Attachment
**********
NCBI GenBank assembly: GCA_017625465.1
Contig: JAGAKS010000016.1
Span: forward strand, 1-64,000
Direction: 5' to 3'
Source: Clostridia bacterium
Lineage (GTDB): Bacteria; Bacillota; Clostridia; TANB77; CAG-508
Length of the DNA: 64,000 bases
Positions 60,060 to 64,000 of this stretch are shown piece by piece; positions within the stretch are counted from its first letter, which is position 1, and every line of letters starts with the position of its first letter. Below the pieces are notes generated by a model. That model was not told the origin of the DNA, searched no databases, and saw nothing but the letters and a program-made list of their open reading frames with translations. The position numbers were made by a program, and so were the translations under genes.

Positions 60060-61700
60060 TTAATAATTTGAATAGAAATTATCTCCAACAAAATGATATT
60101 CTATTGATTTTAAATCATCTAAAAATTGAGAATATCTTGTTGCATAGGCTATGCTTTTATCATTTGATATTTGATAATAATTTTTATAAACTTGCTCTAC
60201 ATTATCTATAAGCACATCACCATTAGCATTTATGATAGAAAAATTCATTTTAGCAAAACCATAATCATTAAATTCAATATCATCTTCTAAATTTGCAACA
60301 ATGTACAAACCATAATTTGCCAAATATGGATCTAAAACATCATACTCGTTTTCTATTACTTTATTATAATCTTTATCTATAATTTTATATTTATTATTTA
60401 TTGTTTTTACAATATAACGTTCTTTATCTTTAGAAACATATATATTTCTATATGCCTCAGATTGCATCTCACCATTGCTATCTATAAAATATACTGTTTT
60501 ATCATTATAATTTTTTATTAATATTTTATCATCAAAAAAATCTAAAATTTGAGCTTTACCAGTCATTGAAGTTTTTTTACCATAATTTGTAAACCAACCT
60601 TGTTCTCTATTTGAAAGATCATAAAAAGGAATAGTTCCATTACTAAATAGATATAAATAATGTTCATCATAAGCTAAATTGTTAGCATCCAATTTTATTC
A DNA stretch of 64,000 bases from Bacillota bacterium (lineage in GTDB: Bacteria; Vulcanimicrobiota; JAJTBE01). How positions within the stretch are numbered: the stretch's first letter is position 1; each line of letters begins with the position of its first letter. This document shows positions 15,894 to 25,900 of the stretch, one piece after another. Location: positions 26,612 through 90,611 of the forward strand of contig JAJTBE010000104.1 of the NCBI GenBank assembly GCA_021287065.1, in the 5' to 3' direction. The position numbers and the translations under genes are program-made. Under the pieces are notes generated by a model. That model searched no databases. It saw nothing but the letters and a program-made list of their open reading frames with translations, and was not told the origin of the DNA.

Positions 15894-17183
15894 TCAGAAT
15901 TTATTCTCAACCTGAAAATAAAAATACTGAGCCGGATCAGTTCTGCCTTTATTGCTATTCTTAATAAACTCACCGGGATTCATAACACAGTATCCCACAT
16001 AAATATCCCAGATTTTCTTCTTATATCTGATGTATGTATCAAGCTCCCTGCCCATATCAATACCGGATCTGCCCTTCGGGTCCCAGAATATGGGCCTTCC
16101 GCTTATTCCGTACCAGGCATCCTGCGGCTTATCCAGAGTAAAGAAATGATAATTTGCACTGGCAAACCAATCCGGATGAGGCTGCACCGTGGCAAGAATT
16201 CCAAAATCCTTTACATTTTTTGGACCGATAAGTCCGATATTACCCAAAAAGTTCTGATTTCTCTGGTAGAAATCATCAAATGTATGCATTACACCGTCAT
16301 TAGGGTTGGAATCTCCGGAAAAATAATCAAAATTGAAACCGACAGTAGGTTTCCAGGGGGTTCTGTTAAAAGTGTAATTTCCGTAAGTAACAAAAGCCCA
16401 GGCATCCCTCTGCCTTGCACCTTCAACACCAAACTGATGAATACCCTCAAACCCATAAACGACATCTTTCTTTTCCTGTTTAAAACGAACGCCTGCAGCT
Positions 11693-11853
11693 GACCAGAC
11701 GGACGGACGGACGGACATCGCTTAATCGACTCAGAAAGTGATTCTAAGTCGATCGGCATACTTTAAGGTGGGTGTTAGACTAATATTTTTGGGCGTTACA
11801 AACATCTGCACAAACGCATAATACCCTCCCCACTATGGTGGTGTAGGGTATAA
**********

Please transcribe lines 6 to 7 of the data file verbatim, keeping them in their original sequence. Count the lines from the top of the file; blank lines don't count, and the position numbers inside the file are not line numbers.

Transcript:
Lineage (GTDB): Bacteria; Bacillota; Clostridia; TANB77; CAG-508
Length of the DNA: 64,000 bases